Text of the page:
Written by Ian Robinson – Independent Financial Planner

No two investors have the same life goals, so why should they hold the same investments? How do you begin creating an investment portfolio that reflects what you want to achieve in life?

Where you invest your money should depend on your goals. The chances are, nobody else has exactly the same goals as you. If that is the case, then why should you have the exact same investment portfolio as somebody else?

While an increasing number of Roboadvisers and online platforms make it easier than ever to invest, such simplified investing is only possible because you are getting the same portfolio as thousands of other investors. That is, unless you choose the funds to invest in. With a wide array available, how do you know which ones to choose to match your goals, attitude to risk and capacity for loss?

If you have never used the services of a financial planner to put together your portfolio, confidently picking the right investments yourself is a daunting task. Not only do you need to pick the right assets classes, but you need to also pick the right investment managers and the right tax wrappers.

The first question to ask is “Why do you invest?” To buy a home for you and your family? To achieve financial independence at an early age and live off your savings? To be financially secure when you retire? Whichever it is there are several factors to consider:

 

Timeframe

 

How much are you saving? Do you need to seek higher returns to offset lower savings rates? How long are you able to commit these funds?

If you are able to save a large percentage of your income, you may be happier with more conservative investments. This leads us on to how do they work?

 

Risk level and capacity for loss

 

How do you feel about risk? Are you willing to tolerate short-term market swings of up to 30% if it means a chance at a more competitive long-term return? Do you distrust shares? How much can you afford for a portfolio to fall before it affects your standard of living?

Social values

 

What used to be known as ethical investments, but now ESG (Environmental, Social and Governance).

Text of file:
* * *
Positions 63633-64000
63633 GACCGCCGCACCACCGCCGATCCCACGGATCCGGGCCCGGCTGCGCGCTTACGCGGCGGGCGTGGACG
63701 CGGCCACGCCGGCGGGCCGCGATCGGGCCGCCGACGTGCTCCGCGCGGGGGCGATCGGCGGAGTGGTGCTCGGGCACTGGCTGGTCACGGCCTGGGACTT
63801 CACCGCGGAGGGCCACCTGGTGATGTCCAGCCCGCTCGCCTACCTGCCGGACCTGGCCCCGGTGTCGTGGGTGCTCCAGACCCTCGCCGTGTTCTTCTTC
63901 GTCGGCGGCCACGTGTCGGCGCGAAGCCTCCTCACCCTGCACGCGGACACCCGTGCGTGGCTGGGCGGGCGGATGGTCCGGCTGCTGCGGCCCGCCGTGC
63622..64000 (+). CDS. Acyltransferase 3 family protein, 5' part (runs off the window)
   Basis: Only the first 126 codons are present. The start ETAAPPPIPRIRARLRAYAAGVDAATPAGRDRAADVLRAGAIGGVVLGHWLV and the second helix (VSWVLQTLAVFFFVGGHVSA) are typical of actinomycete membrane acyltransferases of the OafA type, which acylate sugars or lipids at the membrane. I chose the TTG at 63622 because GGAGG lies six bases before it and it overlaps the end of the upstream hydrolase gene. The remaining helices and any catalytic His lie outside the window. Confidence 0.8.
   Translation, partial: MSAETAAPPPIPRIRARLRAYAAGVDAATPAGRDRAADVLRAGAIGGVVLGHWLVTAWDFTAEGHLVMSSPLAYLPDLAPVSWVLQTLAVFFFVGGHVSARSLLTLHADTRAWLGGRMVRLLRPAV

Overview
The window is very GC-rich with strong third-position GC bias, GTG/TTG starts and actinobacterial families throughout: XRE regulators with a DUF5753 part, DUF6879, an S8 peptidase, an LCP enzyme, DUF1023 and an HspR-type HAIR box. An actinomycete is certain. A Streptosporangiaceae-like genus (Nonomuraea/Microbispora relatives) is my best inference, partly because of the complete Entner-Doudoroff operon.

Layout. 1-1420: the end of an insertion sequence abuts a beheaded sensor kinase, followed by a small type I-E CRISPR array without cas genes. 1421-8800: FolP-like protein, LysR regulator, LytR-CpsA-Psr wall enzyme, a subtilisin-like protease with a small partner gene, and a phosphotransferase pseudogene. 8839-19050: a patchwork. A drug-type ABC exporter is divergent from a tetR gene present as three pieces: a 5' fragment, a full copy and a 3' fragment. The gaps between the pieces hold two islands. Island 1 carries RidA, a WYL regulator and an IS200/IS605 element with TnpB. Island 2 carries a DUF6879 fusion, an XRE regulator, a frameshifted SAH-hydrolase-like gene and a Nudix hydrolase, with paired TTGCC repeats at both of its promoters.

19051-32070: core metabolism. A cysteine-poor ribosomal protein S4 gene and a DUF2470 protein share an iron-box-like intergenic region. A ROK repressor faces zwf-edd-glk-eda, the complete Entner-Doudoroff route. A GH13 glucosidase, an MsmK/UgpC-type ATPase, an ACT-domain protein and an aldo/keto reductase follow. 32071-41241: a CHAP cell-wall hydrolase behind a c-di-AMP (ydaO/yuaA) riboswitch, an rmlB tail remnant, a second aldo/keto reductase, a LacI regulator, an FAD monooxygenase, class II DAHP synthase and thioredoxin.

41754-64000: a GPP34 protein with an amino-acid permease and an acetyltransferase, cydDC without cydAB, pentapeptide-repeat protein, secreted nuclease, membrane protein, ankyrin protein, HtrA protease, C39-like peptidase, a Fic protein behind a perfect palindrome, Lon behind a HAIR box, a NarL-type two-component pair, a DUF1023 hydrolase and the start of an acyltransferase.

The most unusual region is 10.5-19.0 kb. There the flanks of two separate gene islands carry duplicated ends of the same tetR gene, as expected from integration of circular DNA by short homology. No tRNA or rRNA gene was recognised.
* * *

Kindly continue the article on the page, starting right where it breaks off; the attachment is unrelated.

When you invest your money, where do you want it to go? Is it important to you to avoid socially or environmentally harmful industries, oil, gas, arms, tobacco? Do you want to proactively invest in technologies that could make the world a better place?

All of these considerations can be built into a portfolio tailored for you.

 

Hands-on, or hands-off?

 

How actively do you want to manage your investments? Do you enjoy reading financial books and magazines and adjusting your portfolio regularly? Or would you prefer a set-it-and-forget it approach in which you might only review and rebalance your holdings once a year?

All of these  questions illustrate what I mean by “different goals.” Even if you and a friend are both 35 and hoping to be financially independent by age 55, you will have different investment needs based upon other variables like savings rate, risk tolerance, and how much you anticipate withdrawing in the future.

For example, a very simple portfolio for a risk-tolerant investor with a long horizon (20 or more years) might be 80% shares and 20% bonds. Simple index funds (exchange-traded or mutual funds) provide a low-cost way to get started in just two investments. The mix of the four basic asset classes (shares, bonds, property, and cash) will depend upon your risk tolerance, capacity for loss and investment timeframe. Asset classes perform in different ways and a blend of these contributes to a diverse portfolio.

From there, it is time to review, tailor, and optimise your portfolio.